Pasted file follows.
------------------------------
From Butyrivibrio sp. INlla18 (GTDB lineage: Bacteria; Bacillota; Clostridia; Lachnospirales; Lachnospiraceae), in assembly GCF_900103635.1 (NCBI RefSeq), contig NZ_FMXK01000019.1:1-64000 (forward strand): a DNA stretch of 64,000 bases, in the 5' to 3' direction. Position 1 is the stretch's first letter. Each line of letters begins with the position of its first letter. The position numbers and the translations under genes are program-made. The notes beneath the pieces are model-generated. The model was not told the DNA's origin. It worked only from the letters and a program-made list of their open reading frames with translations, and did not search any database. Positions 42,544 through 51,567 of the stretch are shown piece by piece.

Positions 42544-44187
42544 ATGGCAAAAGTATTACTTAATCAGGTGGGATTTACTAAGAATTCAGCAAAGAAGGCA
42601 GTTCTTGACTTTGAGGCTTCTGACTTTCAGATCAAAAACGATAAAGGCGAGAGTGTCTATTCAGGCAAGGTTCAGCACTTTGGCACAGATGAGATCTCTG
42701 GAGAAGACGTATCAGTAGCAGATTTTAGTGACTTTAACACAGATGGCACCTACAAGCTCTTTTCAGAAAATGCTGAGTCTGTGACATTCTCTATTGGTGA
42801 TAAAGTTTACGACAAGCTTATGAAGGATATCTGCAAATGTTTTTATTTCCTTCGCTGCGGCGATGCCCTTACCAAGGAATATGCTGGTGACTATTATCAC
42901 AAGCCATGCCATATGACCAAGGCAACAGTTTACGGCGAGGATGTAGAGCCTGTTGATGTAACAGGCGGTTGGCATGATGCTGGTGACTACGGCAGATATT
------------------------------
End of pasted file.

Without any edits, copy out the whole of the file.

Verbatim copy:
From Butyrivibrio sp. INlla18 (GTDB lineage: Bacteria; Bacillota; Clostridia; Lachnospirales; Lachnospiraceae), in assembly GCF_900103635.1 (NCBI RefSeq), contig NZ_FMXK01000019.1:1-64000 (forward strand): a DNA stretch of 64,000 bases, in the 5' to 3' direction. Position 1 is the stretch's first letter. Each line of letters begins with the position of its first letter. The position numbers and the translations under genes are program-made. The notes beneath the pieces are model-generated. The model was not told the DNA's origin. It worked only from the letters and a program-made list of their open reading frames with translations, and did not search any database. Positions 42,544 through 51,567 of the stretch are shown piece by piece.

Positions 42544-44187
42544 ATGGCAAAAGTATTACTTAATCAGGTGGGATTTACTAAGAATTCAGCAAAGAAGGCA
42601 GTTCTTGACTTTGAGGCTTCTGACTTTCAGATCAAAAACGATAAAGGCGAGAGTGTCTATTCAGGCAAGGTTCAGCACTTTGGCACAGATGAGATCTCTG
42701 GAGAAGACGTATCAGTAGCAGATTTTAGTGACTTTAACACAGATGGCACCTACAAGCTCTTTTCAGAAAATGCTGAGTCTGTGACATTCTCTATTGGTGA
42801 TAAAGTTTACGACAAGCTTATGAAGGATATCTGCAAATGTTTTTATTTCCTTCGCTGCGGCGATGCCCTTACCAAGGAATATGCTGGTGACTATTATCAC
42901 AAGCCATGCCATATGACCAAGGCAACAGTTTACGGCGAGGATGTAGAGCCTGTTGATGTAACAGGCGGTTGGCATGATGCTGGTGACTACGGCAGATATT